Why would you show up to protest at a freaking Hobby Lobby?
These people can give you a good reason either.
Carrying a yellow “Just say no to Hobby Lobby” poster, Huntsville resident LaVerne Roxby said it was her daughter, granddaughter and the girls who follow behind who inspired her to participate in a protest against a controversial U.S. Supreme Court ruling.
Roxby joined a couple of dozen opponents at lunchtime outside the Hobby Lobby store on Carl T. Jones Drive in Huntsville. The group handed out free condoms to passersby to promote safe sex. Despite the honking horns and occasional jeer, Roxby said she was there to express her support for a “woman’s right to control her own body within the confines of the law.” She described her reaction to the high court’s ruling with one word: irate. “I yelled, I screamed at the television, but then when I calmed down, I realized with the way things are going and the way the deck’s stacked against us right now, it’s not surprising,” she said.
“I don’t feel it’s safe to be a woman in Republican-controlled states now. I don’t feel comfortable and I really wouldn’t want to be pregnant in a state like this.”
And then there is this genius…
Hobby Lobby protestor Melissa Davis, an Athens resident who stopped in mid-interview to yell “God bless you” at an angry driver, said she is a volunteer with the Alabama Reproductive Rights Advocates.
“We think that corporations should be kept separate from churches and that employees of corporations have religious freedom as well to use their compensation how they like,” she said.
I don’t even know how you could possibly have drawn a conclusion that could allow you to make this statement….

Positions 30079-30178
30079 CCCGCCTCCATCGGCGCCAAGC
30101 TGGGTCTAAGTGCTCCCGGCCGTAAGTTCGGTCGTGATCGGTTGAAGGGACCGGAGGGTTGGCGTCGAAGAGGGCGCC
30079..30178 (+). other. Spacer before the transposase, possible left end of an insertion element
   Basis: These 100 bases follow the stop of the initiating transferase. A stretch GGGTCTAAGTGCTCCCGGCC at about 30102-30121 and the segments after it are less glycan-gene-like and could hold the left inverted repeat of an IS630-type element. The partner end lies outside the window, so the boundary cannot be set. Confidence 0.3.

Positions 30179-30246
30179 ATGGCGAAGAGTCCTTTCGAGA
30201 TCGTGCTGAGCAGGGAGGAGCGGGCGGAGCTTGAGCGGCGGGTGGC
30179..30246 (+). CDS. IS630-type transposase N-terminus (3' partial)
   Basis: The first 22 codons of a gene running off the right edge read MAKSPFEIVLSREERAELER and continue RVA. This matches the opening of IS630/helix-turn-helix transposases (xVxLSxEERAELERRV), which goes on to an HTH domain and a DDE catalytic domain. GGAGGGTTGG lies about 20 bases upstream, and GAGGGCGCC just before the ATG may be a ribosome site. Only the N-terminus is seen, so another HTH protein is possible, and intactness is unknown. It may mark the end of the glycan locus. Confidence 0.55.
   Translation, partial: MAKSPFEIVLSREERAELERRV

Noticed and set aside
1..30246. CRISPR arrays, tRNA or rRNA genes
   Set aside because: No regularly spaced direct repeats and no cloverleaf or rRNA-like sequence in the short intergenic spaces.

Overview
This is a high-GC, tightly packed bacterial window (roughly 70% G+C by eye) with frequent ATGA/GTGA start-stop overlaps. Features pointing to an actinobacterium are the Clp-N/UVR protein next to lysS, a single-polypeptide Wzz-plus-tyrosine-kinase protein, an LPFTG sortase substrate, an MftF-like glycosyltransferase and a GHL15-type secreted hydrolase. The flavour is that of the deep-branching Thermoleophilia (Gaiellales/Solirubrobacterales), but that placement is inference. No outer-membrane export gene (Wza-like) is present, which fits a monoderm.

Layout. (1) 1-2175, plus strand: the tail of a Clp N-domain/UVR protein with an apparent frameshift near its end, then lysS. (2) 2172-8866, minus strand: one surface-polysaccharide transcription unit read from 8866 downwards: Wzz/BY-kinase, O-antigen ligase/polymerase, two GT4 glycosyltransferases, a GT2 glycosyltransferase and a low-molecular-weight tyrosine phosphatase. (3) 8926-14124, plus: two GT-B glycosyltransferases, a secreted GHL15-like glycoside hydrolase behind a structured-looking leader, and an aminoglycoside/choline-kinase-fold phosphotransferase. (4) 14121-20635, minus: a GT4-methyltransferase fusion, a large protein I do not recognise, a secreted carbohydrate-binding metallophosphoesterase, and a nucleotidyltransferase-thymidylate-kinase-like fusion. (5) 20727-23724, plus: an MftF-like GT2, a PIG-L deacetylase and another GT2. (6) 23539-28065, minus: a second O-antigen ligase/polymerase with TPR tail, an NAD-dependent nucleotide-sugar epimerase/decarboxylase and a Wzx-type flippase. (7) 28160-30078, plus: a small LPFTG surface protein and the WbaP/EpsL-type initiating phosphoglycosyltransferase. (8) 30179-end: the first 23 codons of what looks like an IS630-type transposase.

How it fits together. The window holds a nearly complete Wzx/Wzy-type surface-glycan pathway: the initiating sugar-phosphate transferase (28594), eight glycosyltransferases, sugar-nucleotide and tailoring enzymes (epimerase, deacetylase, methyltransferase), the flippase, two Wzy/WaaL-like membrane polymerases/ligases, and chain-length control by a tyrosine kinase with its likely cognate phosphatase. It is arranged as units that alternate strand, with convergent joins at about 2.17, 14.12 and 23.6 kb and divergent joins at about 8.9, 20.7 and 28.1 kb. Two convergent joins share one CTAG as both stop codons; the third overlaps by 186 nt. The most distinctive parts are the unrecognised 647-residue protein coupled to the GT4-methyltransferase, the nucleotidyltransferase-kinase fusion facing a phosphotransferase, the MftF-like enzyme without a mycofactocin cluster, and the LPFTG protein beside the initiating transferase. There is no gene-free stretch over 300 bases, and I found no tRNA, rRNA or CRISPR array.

Alabama voters will have the opportunity on Tuesday to vote on the Alabama Cotton Producer Assessment Refund Amendment otherwise known as Amendment 1.
According to the U.S. Department of Agriculture, Alabama cotton growers produced 590,000 bales of cotton in 2013, a dollar value of $213 million.
Alabama cotton producers levy a fee of $1 per bale of cotton through a voluntary checkoff program to finance cotton research, education, and promotional programs. A refund policy is available to cotton farmers and approximately 7% request it.
The Alabama Department of Agriculture and Industries (AGI) is responsible for administering the checkoff program and collecting the fee from producers at cotton gins across the state.
AGI submits the collected funds to the private Alabama Cotton Commission each quarter for disbursement. The Alabama Cotton Commission is comprised of 11 cotton farmers from across Alabama who serve without compensation.
Amendment 1 seeks to eliminate the refund policy for cotton farmers who choose not to participate in the checkoff program. If passed, Amendment 1 will limit choice in the marketplace for cotton growers across Alabama.
As an advocate of choice in education and business, cotton producers should be afforded the same opportunity as parents to decide where to send their kids to school or businesses to choose how to operate with respect to their faith.
The checkoff program uses a government bureaucracy, in this case AGI, to establish the eligibility requirements and mechanism for collecting the fee on cotton producers in Alabama.
As an advocate of limited government, usage of a governmental agency to administer, collect, and disperse funds via the cotton checkoff program is inappropriate.
The better choice is to vote NO on Amendment 1 and keep the cotton checkoff program voluntary for cotton producers across the state.
The best choice is to remove control of the cotton checkoff program from the Alabama Department of Agriculture and Industries and allow cotton growers the opportunity to establish their own program without input by the government.